Food companies want more information from animal agriculture is one of the take-home messages from a recent survey of grocery and restaurant executives. Conducted by the Center for Food Integrity (CFI), the survey signals an opportunity for those in animal agriculture to provide retailers with better support and alignment to address consumer demands and challenging issues.
Among the issues that are gaining importance in consumers’ minds are food safety, specifically hormones and antibiotics; animal well-being; and how animals are raised.
The CFI survey polled Quick Serve Restaurants (QSR) and procurement managers from 10 leading food industry retailers, including Walmart, McDonald’s, Burger King, Marsh Supermarkets, Bob Evans, Giant Eagle, Wakefern Food Corp., Sodexo, Brinker International and Harris Teeter.
The survey was conducted by phone and online, and used quantitative and qualitative methods to evaluate responses. The objective was to provide feedback and stimulate discussion in an effort to improve supply chain alignment on critical issues facing animal agriculture.
The questions focused on meat, milk and eggs products. Each respondent was asked for his/her thoughts regarding practices “on farm” and “during processing” that result in safe food; humane treatment of animals; sustainable protection of natural resources and; the nutrition of products. The survey also inquired about the safety of food derived from animals treated with antibiotics; animals treated with hormones; and foods associated with biotechnology.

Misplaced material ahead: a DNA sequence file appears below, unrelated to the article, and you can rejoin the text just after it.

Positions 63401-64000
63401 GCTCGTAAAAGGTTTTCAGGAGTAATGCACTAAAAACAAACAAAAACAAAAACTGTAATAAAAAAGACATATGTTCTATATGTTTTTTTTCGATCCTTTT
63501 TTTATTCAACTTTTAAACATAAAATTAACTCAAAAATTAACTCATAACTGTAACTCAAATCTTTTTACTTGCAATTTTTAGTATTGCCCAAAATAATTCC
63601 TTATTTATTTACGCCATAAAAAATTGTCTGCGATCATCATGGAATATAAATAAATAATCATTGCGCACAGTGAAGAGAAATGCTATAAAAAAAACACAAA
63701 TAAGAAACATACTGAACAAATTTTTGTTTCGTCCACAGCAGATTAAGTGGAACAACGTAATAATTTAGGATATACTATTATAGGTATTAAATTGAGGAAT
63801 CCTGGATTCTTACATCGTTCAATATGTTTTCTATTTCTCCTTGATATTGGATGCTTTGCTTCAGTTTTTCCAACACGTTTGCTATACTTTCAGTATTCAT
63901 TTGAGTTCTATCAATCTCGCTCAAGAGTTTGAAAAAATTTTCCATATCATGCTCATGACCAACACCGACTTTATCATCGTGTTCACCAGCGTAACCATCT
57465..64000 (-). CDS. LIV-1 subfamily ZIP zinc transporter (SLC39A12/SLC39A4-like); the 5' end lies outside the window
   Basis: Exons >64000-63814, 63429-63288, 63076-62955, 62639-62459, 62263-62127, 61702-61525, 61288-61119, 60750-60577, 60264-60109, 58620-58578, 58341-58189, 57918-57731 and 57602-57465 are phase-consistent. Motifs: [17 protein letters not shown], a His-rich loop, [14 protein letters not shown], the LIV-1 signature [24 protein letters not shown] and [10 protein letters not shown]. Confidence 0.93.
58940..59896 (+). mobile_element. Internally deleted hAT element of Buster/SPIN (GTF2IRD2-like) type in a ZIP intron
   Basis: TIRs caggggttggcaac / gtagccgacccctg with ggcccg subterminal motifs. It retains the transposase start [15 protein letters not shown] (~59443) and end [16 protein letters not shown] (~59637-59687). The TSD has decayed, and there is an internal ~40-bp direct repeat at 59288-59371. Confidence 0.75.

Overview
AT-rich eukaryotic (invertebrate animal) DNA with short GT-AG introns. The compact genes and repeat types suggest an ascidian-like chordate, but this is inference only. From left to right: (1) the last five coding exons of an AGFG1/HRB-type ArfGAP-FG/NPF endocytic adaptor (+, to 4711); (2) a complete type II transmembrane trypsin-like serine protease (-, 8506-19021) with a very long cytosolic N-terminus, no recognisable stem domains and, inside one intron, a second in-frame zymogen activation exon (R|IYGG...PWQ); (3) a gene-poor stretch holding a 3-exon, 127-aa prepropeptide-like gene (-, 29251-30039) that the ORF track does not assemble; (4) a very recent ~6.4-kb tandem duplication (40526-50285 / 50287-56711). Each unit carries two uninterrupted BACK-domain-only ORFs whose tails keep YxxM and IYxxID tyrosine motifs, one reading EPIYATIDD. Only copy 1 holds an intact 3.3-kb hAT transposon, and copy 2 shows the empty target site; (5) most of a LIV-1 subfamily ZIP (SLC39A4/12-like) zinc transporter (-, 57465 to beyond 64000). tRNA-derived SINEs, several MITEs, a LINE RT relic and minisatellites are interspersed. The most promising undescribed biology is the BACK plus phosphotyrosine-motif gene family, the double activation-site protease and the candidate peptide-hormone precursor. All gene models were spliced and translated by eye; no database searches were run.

Responses to each of those questions showed a significant need for additional, fact-based information about these issues to support retailers and restaurateurs, CFI points out.
As one survey respondent said: “I see it in our stores. People are examining labels. Consumers want to know what’s in their food.” This individual noted that those associated with animal agriculture can provide that support. “We need to help them (consumers) with positive information on why they can trust what they’re buying from us,” the food supplier said.
At this spring’s North American Strategy Conference on Animal Agriculture, CFI reported that survey participants noted that they are feeling increased pressure from activist groups. What’s more, that maintaining their customers’ confidence, protecting their brand and company image is priority 1.
“This research illustrates a significant opportunity for those in animal agriculture to provide greater coordination and communication to help improve supply chain alignment and serve as a resource for retailers on challenging issues,” says Charlie Arnot, CFI’s chief executive officer. “Retailers can then serve as a direct point-of-contact, providing consumers the information they need to make informed choices.”